EM in the Canadian COVID- response
The EM role in monitoring COVID-19 in Canada started in late 2019, with interagency situational awareness calls led by public health entities. Collaborative planning activities within the health sector gained momentum in late February 2020; however, these timelines varied both provincially and regionally. By early March 2020, efforts were underway to prepare hospitals, as case counts around the world increased dramatically and the WHO declared COVID-19 a global pandemic.23 This triggered provincial and municipal states of emergency being declared across Canada.24 Immediate efforts included postponing elective surgeries, personal protective equipment sourcing and stewardship, launching testing sites and using technology to provide alternate consultations, such as telephone or virtual care platforms.25
We know that provincial health systems are attentive to what their neighbours are doing, and learn from each other to redesign their governance structures with an emphasis on improvement capacity. However, to our knowledge, no assessment of divergences and convergences in the EM structures adopted by provinces prior to or during COVID-19 has been completed. Further, there is a paucity of information describing the use of HEICS in healthcare settings across the Canadian provinces.
Addressing the EM competency gap for leaders
To date, there are few studies that discuss the significance of HL’s role in successful hospital emergency preparedness and response.2 One explanation for this may be competing interests, whereby EM falls lower on HL agendas than other issues they perceive to be more pressing.26
EM activities, such as triggering the HEICS system in mid-crisis or for planned events, may not be entirely understood by HL. There is a gap in understanding and under-estimation of the value of EM to the organisation. Simply put, EM may not be at the decision-making table, or not aware of competing priorities within the organisation. Findings from our recent survey of health EM professionals’ perspectives on COVID-19 Preparedness and Response in Canadian Healthcare Organizations show that just over half of response teams were led solely by a healthcare leader, and that more than a quarter of those healthcare leaders had not received any training in their role, nor on the system.27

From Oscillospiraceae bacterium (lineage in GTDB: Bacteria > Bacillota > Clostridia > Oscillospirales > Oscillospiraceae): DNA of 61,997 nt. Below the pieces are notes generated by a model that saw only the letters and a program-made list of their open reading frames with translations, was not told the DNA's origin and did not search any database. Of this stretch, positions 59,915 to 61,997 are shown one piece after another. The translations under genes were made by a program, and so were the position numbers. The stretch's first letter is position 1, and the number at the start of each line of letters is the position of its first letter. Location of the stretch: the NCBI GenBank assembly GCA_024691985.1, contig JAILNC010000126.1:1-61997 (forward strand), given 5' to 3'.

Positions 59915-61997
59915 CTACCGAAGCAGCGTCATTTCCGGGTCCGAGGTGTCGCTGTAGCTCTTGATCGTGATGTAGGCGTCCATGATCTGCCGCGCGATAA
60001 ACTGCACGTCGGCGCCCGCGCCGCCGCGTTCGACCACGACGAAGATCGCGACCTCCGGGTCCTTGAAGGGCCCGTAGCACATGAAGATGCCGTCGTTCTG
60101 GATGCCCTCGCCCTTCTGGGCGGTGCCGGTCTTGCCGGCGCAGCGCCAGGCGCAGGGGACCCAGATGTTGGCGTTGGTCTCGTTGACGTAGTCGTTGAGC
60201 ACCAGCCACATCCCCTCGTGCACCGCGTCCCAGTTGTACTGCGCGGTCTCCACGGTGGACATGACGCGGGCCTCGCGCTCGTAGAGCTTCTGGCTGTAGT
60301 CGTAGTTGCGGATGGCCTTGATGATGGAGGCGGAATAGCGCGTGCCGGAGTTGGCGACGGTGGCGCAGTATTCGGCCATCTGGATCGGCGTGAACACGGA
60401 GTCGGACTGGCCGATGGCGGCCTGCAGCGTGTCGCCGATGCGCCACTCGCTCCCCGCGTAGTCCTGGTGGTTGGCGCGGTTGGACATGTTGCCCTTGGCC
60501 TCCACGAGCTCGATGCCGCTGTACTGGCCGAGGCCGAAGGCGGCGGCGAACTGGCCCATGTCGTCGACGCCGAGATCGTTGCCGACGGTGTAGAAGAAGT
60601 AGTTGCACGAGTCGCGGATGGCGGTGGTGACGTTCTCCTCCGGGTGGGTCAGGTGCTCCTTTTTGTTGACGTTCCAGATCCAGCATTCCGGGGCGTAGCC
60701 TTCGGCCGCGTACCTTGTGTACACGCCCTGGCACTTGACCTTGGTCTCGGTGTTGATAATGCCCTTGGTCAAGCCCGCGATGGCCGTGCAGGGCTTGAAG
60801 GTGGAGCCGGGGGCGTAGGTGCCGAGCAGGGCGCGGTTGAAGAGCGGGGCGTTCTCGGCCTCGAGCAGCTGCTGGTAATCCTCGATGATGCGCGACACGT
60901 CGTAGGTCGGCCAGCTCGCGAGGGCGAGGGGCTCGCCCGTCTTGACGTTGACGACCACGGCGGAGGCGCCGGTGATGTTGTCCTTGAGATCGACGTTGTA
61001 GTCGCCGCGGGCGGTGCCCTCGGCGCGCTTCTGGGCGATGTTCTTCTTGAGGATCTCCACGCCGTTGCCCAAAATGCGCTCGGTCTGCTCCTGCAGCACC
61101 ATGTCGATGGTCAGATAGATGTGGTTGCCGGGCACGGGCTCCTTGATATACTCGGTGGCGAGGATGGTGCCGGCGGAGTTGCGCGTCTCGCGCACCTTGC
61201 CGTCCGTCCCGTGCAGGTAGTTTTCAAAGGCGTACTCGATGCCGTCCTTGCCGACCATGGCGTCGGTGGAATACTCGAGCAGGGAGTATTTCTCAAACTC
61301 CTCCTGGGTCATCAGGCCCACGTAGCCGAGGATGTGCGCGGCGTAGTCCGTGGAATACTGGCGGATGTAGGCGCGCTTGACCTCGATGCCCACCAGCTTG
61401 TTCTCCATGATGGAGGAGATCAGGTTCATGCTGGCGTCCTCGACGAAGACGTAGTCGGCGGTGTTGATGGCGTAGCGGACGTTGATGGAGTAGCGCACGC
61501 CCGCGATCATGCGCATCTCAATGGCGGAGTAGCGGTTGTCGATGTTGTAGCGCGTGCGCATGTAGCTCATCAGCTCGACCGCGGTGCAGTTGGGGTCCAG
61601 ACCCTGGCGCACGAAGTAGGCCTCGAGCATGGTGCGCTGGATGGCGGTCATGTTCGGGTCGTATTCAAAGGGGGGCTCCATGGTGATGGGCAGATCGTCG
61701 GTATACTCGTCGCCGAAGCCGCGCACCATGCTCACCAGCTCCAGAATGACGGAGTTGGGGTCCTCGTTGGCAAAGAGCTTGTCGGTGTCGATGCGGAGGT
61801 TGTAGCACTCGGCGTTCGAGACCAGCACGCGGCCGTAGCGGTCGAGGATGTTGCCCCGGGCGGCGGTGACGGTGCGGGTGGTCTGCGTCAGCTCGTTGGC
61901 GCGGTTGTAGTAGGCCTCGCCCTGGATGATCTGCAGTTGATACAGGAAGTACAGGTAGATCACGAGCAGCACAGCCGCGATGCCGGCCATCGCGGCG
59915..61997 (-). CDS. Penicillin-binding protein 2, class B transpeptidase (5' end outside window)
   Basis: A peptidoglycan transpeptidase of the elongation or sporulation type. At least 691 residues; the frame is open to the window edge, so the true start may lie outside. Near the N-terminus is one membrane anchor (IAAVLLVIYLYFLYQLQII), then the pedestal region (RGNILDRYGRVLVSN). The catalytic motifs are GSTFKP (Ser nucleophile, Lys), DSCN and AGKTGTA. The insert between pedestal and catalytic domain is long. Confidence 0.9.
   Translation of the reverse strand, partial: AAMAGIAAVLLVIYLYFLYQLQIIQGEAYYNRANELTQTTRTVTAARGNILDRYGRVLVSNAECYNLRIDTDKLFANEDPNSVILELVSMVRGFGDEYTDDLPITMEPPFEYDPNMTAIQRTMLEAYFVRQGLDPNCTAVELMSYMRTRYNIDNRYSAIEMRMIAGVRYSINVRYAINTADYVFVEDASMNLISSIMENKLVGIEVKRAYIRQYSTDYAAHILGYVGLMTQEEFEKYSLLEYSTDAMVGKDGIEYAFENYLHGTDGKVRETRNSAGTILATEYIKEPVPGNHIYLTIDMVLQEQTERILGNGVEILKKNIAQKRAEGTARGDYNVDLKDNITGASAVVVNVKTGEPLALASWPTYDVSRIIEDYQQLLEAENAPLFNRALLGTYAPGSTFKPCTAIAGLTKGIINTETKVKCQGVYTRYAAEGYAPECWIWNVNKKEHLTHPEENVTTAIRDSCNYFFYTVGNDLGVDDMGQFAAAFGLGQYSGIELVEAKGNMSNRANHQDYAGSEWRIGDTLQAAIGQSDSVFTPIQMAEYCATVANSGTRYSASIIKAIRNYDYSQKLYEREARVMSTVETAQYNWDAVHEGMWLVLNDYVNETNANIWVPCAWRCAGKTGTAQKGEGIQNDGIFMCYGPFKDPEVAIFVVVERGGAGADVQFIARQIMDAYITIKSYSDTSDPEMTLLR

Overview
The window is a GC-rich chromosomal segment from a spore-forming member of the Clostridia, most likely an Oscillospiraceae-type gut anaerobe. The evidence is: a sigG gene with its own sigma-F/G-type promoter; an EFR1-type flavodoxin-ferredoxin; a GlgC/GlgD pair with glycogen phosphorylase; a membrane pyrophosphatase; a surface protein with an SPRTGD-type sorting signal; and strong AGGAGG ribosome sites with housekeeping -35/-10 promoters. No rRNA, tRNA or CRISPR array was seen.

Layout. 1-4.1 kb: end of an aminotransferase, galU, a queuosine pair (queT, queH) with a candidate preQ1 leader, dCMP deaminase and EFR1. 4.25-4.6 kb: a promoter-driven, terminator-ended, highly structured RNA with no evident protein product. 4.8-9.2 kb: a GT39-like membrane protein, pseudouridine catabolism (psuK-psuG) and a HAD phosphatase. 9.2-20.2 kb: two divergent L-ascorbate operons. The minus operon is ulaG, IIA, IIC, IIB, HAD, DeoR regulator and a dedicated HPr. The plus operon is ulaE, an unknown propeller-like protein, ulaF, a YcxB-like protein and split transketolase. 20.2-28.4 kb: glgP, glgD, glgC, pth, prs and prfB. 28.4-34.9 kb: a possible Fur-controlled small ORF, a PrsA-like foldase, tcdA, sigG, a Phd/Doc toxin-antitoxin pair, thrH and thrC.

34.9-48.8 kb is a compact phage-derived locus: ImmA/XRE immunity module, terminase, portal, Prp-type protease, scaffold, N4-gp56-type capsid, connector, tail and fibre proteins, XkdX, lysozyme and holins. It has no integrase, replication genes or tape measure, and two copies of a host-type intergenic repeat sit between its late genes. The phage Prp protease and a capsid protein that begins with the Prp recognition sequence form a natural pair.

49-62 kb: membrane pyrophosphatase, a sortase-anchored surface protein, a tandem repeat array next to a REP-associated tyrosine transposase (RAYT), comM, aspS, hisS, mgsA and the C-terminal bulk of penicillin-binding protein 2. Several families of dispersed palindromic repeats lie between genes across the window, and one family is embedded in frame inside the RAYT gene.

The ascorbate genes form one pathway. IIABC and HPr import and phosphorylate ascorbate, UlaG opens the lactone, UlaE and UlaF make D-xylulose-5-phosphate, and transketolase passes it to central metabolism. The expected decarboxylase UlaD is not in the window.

Our early findings showing the appointment of executives to leading EM positions in Canadian healthcare is encouraging, as they are of sufficient influence and power to enact disaster response effectively. With good support and training from EM professionals, these executive leaders should be well positioned to make effective decisions.
The need to integrate health leadership with EM
Traditionally, emergency services personnel (paramedics, firefighters, etc) tended to be appointed to EM roles in health organisations. While these individuals are equipped with operations level expertise, their ability to engage at a strategic level is lacking. Hence, leaders with decision-making authority who can address both the public and ethical dimension of emergencies must take a role in EM.2 As suggested by Khan et al incorporating an ethical leadership perspective enhances health emergency preparedness.28 For example, deciding who will receive life-saving vaccines ‘cannot be informed solely by science, and failure to acknowledge underlying value judgements can result in a loss of public trust’.28
Before the emergence of COVID-19, EM within healthcare organisations may not have been viewed as a priority among HL. This may be more common in areas that have not experienced recent disasters. Another culprit is likely competing healthcare priorities that have undermined the strategic importance of EM, whereby the value was inherent in so far as it was required for compliance with Accreditation Canada standards for Emergency and Disaster Management Programs.29 These standards, however, are not requirements. In many organisations once a hospital accreditation or reaccreditation cycle is completed or a crisis has passed it is back to business as usual. Further, the Canadian Standards Association Z-1600 (2017) aimed at EM and business continuity programmes has not been widely adopted by healthcare organisation across Canada.29 As a result, many healthcare organisations in Canada remain chronically unprepared for mass casualty events, active shooters or global pandemics.6 It is often individuals holding leadership positions that determine the level of organisational commitment to EM.10
Opportunities to improve current and future pandemic response
Policy recommendation: reinstate National Training Programme for EM
Currently, there is a lack of consistent formalised training of HEICS in hospitals settings. This applies not only to leadership but laso from the individual hospital unit level upwards. With few exceptions, the effectiveness of unit response is a reflection of the best efforts and emergent team problem solving versus using a definitive EM structure.
The Canadian Emergency Management College was a federal institution created in the 1950s to train and prepare leaders across the country to respond to disasters and emergencies.30 In 2012, Canada closed the Canadian Emergency Management College, the national equivalent to the USA’s Federal Emergency Management Agency’s Emergency Management Institute.30